So, I have waded my way through a goodly chunk of what the networks have to offer this season, and pronounce myself entirely unimpressed. Again, I have to lay some of the blame on Breaking Bad’s just concluded unforgettably great season (which spoiled me for mainstream network TV), and Parks and Recreation (the Breaking Bad of comedy; it’s miles ahead of anything else). Parks and Rec, and, to a lesser extent, Community, Modern Family and even the formulaic but witty The Big Bang Theory (The Office is, I fear, is done like dinner) still gives me hope for the networks, which still manage to produce better comedies than the big budget, no-words-barred cable networks.
But this year, with just one good new comedy (New Girl, off the air until baseball and The X Factor clear some space on the Fox schedule), and whole load of mediocre and tons of downright bad shows, I despair. This week’s only new comedy, Time Allen’s excruciating Last Man Standing on ABC, may be the low point of a low season.
Remember Tim Allen from Home Improvement? Sure you do. Very popular series, made him a star and a fortune. Allen, apparently bored with counting his money, is back with Last Man Standing.
And it’s the same freakin’ show, only marginally updated, and a lot less funny. And Home Improvement wasn’t that funny.
In Home Improvement, he had three sons. In Last Man Standing, he has three daughters. In Home Improvement, Allen was the host of a cable show about tools. In Last Man Standing, he has an online show where he rants about being a man while working for a company that sells outdoor equipment, or something like that. There is a difference between the two shows, however. While Home Improvement was a gentle, family comedy, Last Man Standing has a nasty edge. The new Tim Allen hates everything, giving him lots of opportunities for rants against unmanly things, like soccer. Boy, that’s original.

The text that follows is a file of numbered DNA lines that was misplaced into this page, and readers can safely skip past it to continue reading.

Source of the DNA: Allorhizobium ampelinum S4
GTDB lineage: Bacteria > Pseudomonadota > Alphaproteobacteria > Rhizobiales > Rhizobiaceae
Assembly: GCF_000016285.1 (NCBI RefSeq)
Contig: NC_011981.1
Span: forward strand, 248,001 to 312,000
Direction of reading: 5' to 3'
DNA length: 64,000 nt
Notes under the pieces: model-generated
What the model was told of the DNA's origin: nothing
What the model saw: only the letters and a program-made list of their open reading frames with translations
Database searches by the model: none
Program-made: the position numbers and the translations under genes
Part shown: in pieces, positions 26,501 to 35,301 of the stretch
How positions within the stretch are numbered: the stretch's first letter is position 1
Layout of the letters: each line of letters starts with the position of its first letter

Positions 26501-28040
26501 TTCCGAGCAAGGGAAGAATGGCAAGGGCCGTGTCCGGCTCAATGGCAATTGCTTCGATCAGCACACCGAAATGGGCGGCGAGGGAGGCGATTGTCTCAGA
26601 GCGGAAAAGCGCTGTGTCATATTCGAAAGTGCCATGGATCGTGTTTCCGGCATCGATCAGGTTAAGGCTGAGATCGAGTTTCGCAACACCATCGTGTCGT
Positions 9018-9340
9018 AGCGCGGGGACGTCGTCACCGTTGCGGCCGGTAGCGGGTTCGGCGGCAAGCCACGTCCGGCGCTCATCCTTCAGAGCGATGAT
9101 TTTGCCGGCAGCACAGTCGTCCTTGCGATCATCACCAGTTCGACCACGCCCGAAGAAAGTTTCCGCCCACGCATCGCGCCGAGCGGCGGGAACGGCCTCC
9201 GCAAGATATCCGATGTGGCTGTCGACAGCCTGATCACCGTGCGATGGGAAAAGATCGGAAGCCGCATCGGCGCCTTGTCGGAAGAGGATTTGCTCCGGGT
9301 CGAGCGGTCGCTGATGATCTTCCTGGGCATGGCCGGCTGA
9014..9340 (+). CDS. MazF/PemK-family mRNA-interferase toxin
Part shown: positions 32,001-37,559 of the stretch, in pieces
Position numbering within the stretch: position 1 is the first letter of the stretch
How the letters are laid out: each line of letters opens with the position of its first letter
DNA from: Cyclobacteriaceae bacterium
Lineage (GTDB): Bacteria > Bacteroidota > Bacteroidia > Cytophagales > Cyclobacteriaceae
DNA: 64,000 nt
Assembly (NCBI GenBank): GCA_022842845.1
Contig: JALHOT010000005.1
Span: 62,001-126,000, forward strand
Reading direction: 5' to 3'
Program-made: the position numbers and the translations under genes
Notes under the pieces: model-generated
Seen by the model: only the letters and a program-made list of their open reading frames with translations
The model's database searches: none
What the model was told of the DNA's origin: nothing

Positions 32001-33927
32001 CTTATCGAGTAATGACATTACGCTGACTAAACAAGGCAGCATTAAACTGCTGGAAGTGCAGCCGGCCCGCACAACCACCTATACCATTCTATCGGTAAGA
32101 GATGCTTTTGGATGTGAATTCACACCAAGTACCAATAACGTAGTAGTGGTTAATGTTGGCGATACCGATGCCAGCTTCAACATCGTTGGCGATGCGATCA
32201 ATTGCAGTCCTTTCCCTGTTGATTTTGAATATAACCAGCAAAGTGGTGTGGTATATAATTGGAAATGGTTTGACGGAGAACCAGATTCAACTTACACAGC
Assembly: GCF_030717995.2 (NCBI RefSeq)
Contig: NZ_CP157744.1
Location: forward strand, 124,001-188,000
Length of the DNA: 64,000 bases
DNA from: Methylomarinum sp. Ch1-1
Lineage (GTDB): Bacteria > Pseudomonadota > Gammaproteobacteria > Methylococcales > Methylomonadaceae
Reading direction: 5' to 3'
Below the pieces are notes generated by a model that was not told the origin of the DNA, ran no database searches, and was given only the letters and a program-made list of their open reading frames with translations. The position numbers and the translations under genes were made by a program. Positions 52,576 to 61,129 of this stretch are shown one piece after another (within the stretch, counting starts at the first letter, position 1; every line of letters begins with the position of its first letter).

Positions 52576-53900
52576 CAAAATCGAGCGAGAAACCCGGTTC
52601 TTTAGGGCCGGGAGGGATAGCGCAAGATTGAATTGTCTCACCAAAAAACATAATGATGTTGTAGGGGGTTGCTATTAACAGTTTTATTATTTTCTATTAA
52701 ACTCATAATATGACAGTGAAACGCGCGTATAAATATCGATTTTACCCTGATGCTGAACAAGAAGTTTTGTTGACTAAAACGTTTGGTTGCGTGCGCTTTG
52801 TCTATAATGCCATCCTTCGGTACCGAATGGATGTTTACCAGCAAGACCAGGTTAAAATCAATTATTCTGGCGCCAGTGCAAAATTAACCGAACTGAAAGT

It’s awful, just pitiful. I’d rather watch a Whitney marathon then sit through another episode of Last Man Standing.
And speaking of Whitney, I tried to give it another shot the other night, and lasted, oh, about five minutes. Sorry, I just don’t like her as a character, or her hipster boyfriend, or their stilted situations. On the other hand, I gave Up All Night another shot, and found it more entertaining than its debut, with some potential. The second episode of How to be a Gentleman, on the other, other hand, squandered its first episode potential. Any hope of a clever show on being a man in the 2010s vanished, taking its talented cast with it. It was boring and unfunny, and not worthy of a third viewing.